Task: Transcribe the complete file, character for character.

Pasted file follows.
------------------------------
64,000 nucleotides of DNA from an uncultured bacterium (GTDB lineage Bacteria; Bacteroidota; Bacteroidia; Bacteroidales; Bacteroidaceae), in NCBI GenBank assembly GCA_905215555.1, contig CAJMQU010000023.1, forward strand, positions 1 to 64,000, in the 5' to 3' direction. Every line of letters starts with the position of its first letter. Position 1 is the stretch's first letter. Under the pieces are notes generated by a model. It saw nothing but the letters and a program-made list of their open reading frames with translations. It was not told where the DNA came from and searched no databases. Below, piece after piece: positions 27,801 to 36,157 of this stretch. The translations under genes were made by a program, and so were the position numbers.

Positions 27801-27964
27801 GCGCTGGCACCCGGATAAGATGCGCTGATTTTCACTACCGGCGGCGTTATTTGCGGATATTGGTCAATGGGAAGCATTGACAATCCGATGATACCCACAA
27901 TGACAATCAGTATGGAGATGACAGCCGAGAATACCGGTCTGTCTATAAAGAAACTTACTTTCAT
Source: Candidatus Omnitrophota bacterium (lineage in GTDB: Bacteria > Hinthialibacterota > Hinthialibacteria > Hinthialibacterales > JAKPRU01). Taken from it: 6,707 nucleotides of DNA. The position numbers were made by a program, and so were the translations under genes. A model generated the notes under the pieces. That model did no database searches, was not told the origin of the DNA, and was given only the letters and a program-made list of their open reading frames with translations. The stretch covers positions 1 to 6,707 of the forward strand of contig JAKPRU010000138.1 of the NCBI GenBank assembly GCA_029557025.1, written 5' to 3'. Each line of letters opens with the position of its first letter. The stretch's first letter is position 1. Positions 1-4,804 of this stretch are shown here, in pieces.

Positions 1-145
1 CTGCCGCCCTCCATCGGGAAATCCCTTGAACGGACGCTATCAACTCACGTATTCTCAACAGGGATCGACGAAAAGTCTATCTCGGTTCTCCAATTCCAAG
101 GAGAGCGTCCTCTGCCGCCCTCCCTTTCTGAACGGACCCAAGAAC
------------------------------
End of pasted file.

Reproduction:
64,000 nucleotides of DNA from an uncultured bacterium (GTDB lineage Bacteria; Bacteroidota; Bacteroidia; Bacteroidales; Bacteroidaceae), in NCBI GenBank assembly GCA_905215555.1, contig CAJMQU010000023.1, forward strand, positions 1 to 64,000, in the 5' to 3' direction. Every line of letters starts with the position of its first letter. Position 1 is the stretch's first letter. Under the pieces are notes generated by a model. It saw nothing but the letters and a program-made list of their open reading frames with translations. It was not told where the DNA came from and searched no databases. Below, piece after piece: positions 27,801 to 36,157 of this stretch. The translations under genes were made by a program, and so were the position numbers.

Positions 27801-27964
27801 GCGCTGGCACCCGGATAAGATGCGCTGATTTTCACTACCGGCGGCGTTATTTGCGGATATTGGTCAATGGGAAGCATTGACAATCCGATGATACCCACAA
27901 TGACAATCAGTATGGAGATGACAGCCGAGAATACCGGTCTGTCTATAAAGAAACTTACTTTCAT
Source: Candidatus Omnitrophota bacterium (lineage in GTDB: Bacteria > Hinthialibacterota > Hinthialibacteria > Hinthialibacterales > JAKPRU01). Taken from it: 6,707 nucleotides of DNA. The position numbers were made by a program, and so were the translations under genes. A model generated the notes under the pieces. That model did no database searches, was not told the origin of the DNA, and was given only the letters and a program-made list of their open reading frames with translations. The stretch covers positions 1 to 6,707 of the forward strand of contig JAKPRU010000138.1 of the NCBI GenBank assembly GCA_029557025.1, written 5' to 3'. Each line of letters opens with the position of its first letter. The stretch's first letter is position 1. Positions 1-4,804 of this stretch are shown here, in pieces.

Positions 1-145
1 CTGCCGCCCTCCATCGGGAAATCCCTTGAACGGACGCTATCAACTCACGTATTCTCAACAGGGATCGACGAAAAGTCTATCTCGGTTCTCCAATTCCAAG
101 GAGAGCGTCCTCTGCCGCCCTCCCTTTCTGAACGGACCCAAGAAC